Medical Research

Acupuncture May Help to Prevent Chemotherapy-Induced Peripheral Neuropathy

Kristen Sparrow • July 01, 2023

Keep in mind, any therapy that can allow an increase in the amount of chemotherapy given can be crucial in providing for increased dosages of chemotherapy, allowing, potentially for a better result in treatment. 

For Practitioners,  the points used were (0.30 mm × 40 mm, Yuguang, Taiwan) to the depth predetermined for each point (between 8 mm and 25 mm, depending on the location of the acupoint) and achieved a “de qi” response, usually described as a pressure or achiness feeling around the acupoints. The selected acupoints for this study were bilateral LI4, LI11, SJ5, LR3, ST36, SP6, GB34, Baxie, and Bafeng.  Needle retention time was 30 minutes, during which the acupuncturist twisted needles every 10 minutes for the de qi sensation.

The patients received bi-weekly verum or sham acupuncture within the weeks that they were scheduled to receive standard oxaliplatin-based chemotherapy chemotherapeutic agents. The interventions were administered before and 2 days after the chemotherapy session.

Note: We’re seeing more of these preventative studies.  In my book, (yes, it’s still a thing), I point to a few studies which show the preventative aspect of acupuncture on the autonomic nervous system, leading to its stabilization in the face of a challenge.  In this study they found that acupuncture preemptively helped peripheral neuropathy caused by chemotherapy.

Acupuncture May Help to Prevent Chemotherapy-Induced Peripheral Neuropathy: A Randomized, Sham-Controlled, Single-Blind Study

Huang MC, Chang SC, Liao WL, Ke TW, Lee AL, Wang HM, Chang CP, Yen HR, Chang HH, Chen WT. Acupuncture May Help to Prevent Chemotherapy-Induced Peripheral Neuropathy: A Randomized, Sham-Controlled, Single-Blind Study. Oncologist. 2023 Jun 2;28(6):e436-e447. doi: 10.1093/oncolo/oyad065. PMID: 36971468; PMCID: PMC10243779.


Free PMC article


Objective: This study investigated the efficacy of acupuncture in preventing chemotherapy-induced peripheral neuropathy (CIPN) in patients with colorectal cancer (CRC).

Methods: This single center, randomized, controlled, single-blind clinical trial randomly assigned patients with stage 3 CRC attending outpatient clinics in China Medical University Hospital to either verum or sham acupuncture treatment concurrently with chemotherapy. Primary outcomes were nerve conduction velocity (NCV) and touch thresholds of limb terminals. Secondary outcomes were total and subdomain scores on the Functional Assessment of Cancer Therapy-General (FACT-G), and scores on the FACT/GOG-Ntx subscale and the Brief Pain Inventory-Short Form (BPI-SF), at baseline, weeks 12, 36, and follow-up (week 48).Set featured image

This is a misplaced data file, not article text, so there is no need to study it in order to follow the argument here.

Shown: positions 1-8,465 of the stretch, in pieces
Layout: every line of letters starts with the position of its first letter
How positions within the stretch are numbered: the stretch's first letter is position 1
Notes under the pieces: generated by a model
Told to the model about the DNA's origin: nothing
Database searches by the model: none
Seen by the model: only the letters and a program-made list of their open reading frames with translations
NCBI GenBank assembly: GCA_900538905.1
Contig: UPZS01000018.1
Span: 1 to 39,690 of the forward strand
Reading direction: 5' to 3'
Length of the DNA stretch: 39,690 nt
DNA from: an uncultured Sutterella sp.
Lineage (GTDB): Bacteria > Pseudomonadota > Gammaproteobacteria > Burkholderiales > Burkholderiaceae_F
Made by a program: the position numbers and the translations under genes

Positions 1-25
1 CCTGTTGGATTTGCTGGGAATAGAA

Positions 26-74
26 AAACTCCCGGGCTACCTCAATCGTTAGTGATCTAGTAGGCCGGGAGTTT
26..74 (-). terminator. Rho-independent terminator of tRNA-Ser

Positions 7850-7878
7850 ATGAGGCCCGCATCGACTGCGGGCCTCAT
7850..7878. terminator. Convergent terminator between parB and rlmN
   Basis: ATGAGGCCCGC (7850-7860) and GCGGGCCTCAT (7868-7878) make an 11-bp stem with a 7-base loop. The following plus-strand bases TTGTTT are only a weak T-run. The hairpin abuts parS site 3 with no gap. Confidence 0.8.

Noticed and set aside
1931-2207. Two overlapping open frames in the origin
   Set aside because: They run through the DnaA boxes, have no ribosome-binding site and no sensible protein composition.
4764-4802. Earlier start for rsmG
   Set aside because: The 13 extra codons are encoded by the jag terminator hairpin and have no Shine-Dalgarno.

Results: Thirty-two patients met the inclusion criteria and received verum acupuncture (N = 16) or sham acupuncture (N = 16). Under the -intent-to-treat principle, 26 participants were analyzed. Significant changes from baseline for questionnaire scores and sensory NCV were observed in both study groups. Sham acupuncture was associated with significant reductions from baseline in motor NCV and sensory touch thresholds; no such changes were observed with verum acupuncture. No serious adverse events were reported.

Conclusion: Prophylactic acupuncture may exert neuroprotective effects on mechanical or tactile touch thresholds during chemotherapy regimens in patients with CRC, with evidence of this protectiveness persisting at 6 months’ follow-up. The lack of change in motor NCV values with verum acupuncture indicates neuroprotective effects. Sensory NCV values and patient-reported outcomes did not differ significantly between the study groups.

Keywords: acupuncture; chemotherapy; colorectal cancer; oxaliplatin; peripheral neuropathy; prevention.